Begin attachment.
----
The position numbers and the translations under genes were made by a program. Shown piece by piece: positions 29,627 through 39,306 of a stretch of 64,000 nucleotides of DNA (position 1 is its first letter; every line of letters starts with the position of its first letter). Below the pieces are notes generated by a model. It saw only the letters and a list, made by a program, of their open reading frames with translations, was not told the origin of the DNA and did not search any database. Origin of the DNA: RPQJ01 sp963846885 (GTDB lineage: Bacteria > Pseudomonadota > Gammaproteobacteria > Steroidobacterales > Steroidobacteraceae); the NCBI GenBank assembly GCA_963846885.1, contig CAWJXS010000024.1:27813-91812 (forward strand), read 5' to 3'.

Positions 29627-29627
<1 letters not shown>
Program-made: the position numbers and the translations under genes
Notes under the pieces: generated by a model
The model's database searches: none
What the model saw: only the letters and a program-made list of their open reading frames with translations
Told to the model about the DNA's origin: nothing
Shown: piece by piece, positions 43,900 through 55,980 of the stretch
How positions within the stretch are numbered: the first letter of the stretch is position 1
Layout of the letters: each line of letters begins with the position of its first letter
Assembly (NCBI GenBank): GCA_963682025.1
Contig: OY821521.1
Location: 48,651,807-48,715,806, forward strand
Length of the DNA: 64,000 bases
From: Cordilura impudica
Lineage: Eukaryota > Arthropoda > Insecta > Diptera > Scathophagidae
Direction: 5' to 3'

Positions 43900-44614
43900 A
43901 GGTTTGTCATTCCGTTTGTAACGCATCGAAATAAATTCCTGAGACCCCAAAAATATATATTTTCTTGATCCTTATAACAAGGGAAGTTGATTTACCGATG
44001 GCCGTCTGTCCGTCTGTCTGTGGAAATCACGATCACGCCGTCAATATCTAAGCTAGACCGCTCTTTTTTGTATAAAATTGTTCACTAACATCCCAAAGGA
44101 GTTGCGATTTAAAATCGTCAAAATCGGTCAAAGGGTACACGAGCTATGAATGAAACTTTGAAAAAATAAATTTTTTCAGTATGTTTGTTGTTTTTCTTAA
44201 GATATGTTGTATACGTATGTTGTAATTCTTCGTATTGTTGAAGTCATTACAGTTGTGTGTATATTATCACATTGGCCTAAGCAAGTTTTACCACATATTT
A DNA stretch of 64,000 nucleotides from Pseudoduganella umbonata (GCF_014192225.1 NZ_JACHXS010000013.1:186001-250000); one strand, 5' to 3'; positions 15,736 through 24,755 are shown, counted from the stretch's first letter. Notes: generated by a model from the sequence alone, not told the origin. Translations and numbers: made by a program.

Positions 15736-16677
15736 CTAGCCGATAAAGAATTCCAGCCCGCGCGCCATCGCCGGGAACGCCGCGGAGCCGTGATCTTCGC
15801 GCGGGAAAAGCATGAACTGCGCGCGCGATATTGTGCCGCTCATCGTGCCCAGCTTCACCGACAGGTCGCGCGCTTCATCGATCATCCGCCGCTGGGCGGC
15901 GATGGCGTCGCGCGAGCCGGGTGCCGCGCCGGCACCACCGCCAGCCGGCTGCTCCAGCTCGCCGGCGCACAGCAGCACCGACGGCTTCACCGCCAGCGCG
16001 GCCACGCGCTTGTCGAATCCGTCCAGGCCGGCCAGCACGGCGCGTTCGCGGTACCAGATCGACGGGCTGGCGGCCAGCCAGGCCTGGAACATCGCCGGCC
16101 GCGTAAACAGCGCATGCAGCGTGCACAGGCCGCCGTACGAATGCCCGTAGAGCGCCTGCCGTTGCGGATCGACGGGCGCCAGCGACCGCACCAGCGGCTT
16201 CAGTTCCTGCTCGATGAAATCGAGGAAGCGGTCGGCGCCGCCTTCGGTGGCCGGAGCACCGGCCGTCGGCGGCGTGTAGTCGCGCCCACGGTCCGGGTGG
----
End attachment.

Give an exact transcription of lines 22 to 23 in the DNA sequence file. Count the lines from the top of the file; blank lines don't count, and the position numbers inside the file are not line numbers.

44001 GCCGTCTGTCCGTCTGTCTGTGGAAATCACGATCACGCCGTCAATATCTAAGCTAGACCGCTCTTTTTTGTATAAAATTGTTCACTAACATCCCAAAGGA
44101 GTTGCGATTTAAAATCGTCAAAATCGGTCAAAGGGTACACGAGCTATGAATGAAACTTTGAAAAAATAAATTTTTTCAGTATGTTTGTTGTTTTTCTTAA